It has become popular in the engaged core of the Jewish community to look down on Chanukah.
It is an unimportant holiday, some say. Others say that celebrating Chanukah in a big way compromises Jewish values; they worry that it is emphasized only because of its proximity to Christmas.
We beg to differ. There is nothing wrong with fun holidays like Chanukah and Purim. In fact, they’re a great opportunity to engage those who have become bored with or alienated from Jewish life.
The “unimportant” holiday of Chanukah has a lot going on, something for everyone: Inspiring miracles, military campaigns, a controversial revolt, the fight against assimilation, a connection to other cultures’ winter light festivals – not to mention delectable fried foods and fun parties and games. On top of that, its wide popularity (regardless of whether its popularity stems from the proximity to and association with Christmas) make it a perfect gateway holiday:
Less engaged Jews and their families may already be thinking more about their Jewish background at this time of year because of Chanukah’s high name recognition in the broader culture. Instead of sneering at Chanukah, we should embrace it as a chance to meet less engaged Jews and help them become more involved in the Jewish community.
To that end, we have created this list of eight values toward building an inclusive Jewish community on Chanukah. We hope this list will help you see Chanukah for the important outreach opportunity that it is – and the deeply meaningful holiday that it can be.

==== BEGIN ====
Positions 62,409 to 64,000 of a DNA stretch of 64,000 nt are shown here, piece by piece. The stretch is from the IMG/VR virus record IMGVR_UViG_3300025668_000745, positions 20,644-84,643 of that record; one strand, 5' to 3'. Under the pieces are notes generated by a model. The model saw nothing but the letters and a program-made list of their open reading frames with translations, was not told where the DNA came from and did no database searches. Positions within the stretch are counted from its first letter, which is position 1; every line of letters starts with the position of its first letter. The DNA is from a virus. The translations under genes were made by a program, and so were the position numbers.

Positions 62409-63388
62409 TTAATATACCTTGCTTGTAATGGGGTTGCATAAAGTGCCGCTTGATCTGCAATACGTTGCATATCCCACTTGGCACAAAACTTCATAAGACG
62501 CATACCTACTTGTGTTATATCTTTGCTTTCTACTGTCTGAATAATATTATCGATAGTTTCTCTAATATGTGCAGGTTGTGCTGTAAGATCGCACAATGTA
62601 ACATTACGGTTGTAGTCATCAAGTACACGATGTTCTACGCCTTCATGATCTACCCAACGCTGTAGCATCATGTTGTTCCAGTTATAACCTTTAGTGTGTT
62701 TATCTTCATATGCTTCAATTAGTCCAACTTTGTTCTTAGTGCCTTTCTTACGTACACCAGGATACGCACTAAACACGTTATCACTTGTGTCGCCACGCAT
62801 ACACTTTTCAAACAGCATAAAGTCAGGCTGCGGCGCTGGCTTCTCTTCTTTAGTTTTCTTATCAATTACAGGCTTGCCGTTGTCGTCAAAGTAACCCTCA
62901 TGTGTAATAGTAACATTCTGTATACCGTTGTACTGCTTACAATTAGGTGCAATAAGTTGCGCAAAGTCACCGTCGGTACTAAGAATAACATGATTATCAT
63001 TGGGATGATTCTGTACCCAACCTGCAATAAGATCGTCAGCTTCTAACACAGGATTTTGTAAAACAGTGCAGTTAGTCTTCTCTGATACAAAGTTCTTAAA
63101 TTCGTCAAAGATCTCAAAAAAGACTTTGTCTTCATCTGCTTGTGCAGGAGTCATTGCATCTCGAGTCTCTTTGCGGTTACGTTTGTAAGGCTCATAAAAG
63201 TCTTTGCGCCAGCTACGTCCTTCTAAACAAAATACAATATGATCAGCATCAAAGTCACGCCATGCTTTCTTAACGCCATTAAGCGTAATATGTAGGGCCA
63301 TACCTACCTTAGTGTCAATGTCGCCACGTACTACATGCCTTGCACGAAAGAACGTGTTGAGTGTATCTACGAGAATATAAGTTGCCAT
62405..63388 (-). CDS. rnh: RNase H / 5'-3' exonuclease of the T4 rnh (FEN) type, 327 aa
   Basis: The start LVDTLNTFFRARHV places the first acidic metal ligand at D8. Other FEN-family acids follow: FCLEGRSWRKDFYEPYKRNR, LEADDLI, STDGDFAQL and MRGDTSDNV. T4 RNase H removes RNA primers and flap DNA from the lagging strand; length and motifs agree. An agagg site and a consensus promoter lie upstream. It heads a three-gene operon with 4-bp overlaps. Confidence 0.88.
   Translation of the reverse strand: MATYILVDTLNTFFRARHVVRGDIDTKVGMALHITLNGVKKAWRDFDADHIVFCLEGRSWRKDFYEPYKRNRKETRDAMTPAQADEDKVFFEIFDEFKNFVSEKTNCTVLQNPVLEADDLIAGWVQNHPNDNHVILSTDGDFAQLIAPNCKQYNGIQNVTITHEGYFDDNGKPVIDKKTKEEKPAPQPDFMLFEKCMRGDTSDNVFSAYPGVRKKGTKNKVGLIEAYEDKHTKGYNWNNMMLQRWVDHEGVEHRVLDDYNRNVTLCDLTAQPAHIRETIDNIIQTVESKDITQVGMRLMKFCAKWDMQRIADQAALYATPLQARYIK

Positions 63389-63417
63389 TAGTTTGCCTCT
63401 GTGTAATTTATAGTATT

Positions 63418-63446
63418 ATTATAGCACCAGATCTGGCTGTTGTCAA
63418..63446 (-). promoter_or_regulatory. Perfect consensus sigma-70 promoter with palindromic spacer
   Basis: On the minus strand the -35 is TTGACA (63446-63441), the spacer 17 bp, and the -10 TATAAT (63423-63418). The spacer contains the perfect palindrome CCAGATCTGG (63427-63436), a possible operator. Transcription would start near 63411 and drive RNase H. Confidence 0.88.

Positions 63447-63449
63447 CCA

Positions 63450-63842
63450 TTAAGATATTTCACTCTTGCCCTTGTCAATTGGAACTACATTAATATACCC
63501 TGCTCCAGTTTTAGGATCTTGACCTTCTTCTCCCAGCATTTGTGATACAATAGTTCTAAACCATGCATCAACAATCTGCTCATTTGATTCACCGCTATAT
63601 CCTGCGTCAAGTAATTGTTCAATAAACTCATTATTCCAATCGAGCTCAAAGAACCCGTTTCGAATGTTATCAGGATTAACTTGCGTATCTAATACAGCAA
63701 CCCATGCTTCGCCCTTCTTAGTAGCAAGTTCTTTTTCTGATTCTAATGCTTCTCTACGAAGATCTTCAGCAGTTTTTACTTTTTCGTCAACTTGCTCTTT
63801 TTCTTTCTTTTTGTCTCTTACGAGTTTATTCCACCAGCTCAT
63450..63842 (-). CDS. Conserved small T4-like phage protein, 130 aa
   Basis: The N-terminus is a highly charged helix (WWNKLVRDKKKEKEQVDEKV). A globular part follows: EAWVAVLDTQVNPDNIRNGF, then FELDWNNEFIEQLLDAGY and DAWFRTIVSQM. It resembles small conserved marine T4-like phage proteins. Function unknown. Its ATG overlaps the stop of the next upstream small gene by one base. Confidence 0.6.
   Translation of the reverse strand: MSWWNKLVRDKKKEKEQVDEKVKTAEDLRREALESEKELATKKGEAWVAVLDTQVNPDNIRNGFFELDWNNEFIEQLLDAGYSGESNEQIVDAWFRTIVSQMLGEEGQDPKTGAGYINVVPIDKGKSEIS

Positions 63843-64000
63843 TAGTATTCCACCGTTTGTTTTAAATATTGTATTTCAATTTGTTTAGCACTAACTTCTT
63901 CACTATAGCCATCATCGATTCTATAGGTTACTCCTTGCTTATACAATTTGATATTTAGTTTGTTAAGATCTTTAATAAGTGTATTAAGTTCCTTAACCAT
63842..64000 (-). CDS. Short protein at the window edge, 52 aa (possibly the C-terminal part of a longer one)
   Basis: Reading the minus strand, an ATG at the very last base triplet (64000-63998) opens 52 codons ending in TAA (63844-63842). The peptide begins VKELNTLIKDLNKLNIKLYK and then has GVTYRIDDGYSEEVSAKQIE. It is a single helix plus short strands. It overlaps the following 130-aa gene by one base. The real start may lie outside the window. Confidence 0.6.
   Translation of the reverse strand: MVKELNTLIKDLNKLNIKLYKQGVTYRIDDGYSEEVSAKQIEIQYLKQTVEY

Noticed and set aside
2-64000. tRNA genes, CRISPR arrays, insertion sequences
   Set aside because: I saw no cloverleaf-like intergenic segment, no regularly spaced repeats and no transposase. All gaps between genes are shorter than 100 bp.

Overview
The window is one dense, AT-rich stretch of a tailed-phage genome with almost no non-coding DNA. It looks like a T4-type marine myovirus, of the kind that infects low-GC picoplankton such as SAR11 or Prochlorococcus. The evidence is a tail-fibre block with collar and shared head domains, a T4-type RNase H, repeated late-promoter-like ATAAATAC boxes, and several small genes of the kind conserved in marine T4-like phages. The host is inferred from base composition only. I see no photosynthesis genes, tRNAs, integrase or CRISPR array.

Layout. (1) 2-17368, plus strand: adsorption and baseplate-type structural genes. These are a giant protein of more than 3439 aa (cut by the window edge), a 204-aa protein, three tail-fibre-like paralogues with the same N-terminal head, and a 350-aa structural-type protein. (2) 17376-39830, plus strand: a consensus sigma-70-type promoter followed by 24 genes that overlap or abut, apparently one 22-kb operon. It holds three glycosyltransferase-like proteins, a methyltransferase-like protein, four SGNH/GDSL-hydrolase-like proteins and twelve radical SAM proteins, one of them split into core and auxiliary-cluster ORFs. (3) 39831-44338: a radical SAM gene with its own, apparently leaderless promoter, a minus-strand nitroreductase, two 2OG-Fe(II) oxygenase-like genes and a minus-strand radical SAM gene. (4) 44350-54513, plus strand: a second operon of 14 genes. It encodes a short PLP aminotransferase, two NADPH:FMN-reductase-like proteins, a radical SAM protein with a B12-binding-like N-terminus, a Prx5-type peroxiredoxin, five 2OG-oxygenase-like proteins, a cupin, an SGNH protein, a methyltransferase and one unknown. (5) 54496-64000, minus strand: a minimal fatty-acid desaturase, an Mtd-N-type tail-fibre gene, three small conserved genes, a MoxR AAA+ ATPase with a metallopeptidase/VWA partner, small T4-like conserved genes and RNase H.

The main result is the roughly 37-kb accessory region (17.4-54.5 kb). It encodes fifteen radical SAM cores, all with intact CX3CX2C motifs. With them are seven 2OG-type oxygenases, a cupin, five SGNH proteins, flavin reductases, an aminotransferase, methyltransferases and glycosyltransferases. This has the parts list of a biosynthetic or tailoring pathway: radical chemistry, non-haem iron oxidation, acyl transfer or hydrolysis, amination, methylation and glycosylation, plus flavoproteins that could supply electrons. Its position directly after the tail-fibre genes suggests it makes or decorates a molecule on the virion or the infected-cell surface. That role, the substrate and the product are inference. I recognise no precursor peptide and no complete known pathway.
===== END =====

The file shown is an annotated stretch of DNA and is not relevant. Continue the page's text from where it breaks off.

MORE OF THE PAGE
1. Warmth: Share the friendly warmth of the Jewish community as the weather turns colder.
2. Light: No matter how you got here, no matter what road you took, the light will illuminate your way to the Jewish community
3. Faith: Many cultures have a winter light festival, making this a great holiday to share with others from different backgrounds.
4. Communal Memory: See yourself as part of the collective story of the Jewish people, see how it unfolds in the story of Chanukah, and claim it as your own.
5. Rededication: There is a place for you in the Jewish community no matter how long you’ve been away – or even if you’ve never been a part of it before.
6. Reconciliation: Leave internal conflict within the Jewish community behind as your community celebrates Chanukah.
7. Accessibility: Make sure that all are not only welcome to celebrate, but able to celebrate as well.
8. Renewal: Adapt old Chanukah traditions so that they continue to live and have meaning in your life.
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